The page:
Category Archives: Architecture

Small Town Architecture

Architectural Photography by Notes Of Light, Atlanta & Gwinnett
Architectural Photography by Notes Of Light, Atlanta & Gwinnett

Are the Main Streets of small towns the forgotten thoroughfares of our memories? Certainly they are not what they used to be: thriving arteries linking neighbor folk in their daily endeavors. For many years now, populations have chosen sprawl over centralized communities and the suburbs have boomed at the expense of small towns.

Architectural Photography by Notes Of Light, Atlanta & Gwinnett
Architectural Photography by Notes Of Light, Atlanta & Gwinnett

Fortunately I’m beginning to see, in the American South where I live, a return to the towns and lives that were more associated with our grandparents’ than our parents’ generation. While life certainly may be more modern, there is a revitalization going on. Shop windows lining Main Street, facing the local railroad lines are being dressed up again for a new clientele. The structures are being spruced up, repurposed to fit our ideas of desirable economic function.

Urban decay photography by Notes Of Light, Atlanta & Gwinnett
Urban decay photography by Notes Of Light, Atlanta & Gwinnett

In my travels, in visits with family and friends, I get to witness some of these changes over time, and document architecture in its various stages of life. Here are some of my latest photographs–portraits of brick, mortar, and wood in small town USA–depicting Main Street at night, an awning of an art-deco styled building, and an abandoned peach shed by the railroad.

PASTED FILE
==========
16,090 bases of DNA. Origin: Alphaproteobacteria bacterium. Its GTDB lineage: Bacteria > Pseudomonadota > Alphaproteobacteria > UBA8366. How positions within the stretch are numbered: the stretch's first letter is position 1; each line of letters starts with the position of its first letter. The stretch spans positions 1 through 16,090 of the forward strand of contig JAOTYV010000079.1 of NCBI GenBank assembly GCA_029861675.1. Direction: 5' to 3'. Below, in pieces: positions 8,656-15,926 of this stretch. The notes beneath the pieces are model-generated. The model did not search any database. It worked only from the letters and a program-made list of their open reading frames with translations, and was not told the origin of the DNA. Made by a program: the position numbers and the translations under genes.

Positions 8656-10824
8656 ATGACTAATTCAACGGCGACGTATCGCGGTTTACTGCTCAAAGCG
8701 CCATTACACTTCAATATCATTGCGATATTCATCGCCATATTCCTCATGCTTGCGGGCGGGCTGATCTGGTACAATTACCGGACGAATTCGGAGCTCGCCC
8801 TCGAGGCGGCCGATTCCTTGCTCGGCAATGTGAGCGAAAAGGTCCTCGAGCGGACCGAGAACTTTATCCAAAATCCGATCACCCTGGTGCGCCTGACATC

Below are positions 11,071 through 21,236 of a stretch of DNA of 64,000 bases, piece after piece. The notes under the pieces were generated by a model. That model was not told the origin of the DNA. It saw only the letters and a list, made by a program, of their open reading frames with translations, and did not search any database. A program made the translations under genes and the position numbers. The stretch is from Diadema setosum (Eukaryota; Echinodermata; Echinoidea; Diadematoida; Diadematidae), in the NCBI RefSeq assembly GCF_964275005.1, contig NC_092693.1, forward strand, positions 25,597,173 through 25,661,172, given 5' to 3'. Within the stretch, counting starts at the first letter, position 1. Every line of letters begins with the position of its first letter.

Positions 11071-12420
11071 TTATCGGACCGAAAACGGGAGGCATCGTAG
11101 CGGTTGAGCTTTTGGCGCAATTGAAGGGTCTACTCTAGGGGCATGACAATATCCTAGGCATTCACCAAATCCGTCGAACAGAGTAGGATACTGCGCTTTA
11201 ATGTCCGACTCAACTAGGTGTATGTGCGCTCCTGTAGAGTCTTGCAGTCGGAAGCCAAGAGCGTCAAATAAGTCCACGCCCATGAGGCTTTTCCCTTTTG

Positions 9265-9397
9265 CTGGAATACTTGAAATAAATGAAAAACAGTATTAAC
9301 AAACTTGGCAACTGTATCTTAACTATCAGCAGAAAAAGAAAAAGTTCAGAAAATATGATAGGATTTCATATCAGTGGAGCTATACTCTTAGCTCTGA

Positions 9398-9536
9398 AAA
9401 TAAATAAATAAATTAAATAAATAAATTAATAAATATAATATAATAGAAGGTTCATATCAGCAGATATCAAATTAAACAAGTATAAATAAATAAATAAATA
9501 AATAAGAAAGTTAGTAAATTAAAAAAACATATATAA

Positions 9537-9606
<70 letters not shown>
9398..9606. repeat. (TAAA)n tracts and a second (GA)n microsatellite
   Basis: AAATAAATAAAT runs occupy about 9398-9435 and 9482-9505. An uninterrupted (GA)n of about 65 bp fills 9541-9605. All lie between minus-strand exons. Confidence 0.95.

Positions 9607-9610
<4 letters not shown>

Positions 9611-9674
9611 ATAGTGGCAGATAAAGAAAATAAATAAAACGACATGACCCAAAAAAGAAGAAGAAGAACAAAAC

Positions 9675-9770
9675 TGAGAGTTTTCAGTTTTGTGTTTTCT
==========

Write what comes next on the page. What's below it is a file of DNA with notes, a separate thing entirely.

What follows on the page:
Chattanooga Terminal Station Architecture

If anyone reading this blog has been to Chattanooga and visited the old railroad terminal station then they probably admired the spacious interior and beautiful ceiling. Listed on the National Register of Historic Places, the Beaux-Arts style building was built in 1909, was featured in Glenn Miller’s song “Chattanooga Choo Choo” of 1941, and currently lives on as a tourist destination of antique trains, restaurants, and hotel.

Attracted by the grand visual field, I set up several photographs of the depot’s ceiling and tried to capture interesting elements of the huge area. Complimenting the frame were the curved lines and mix of old school lighting and natural lighting.

If ever in the area, this is an interesting stop for the photographer and tourist alike.

Urban Decay

Urban decay photography by Notes Of Light, Atlanta & Gwinnett
Urban decay photography by Notes Of Light, Atlanta & Gwinnett

I’ve been interested in this relatively new field of photography called urban decay. There are many great photographers who seek out abandoned spaces and who specialize in capturing the latter moments of a building’s life before its complete demise. And the better photographs can only be described as “hauntingly beautiful,” a term best suited to this genre.

On recent trip to Tennessee, I found a great spot at an old factory to practice taking a few pictures in this style. As much as any other type of photography good light is essential, but also trying to capture and highlight the decay in an effective way, to evoke aspects such as waste, former glory, loneliness,  imagination, and beauty in an overlooked landscape, is equally important.

Here’s a few of my tries–click on a picture to see it full size–I would love to hear what people think.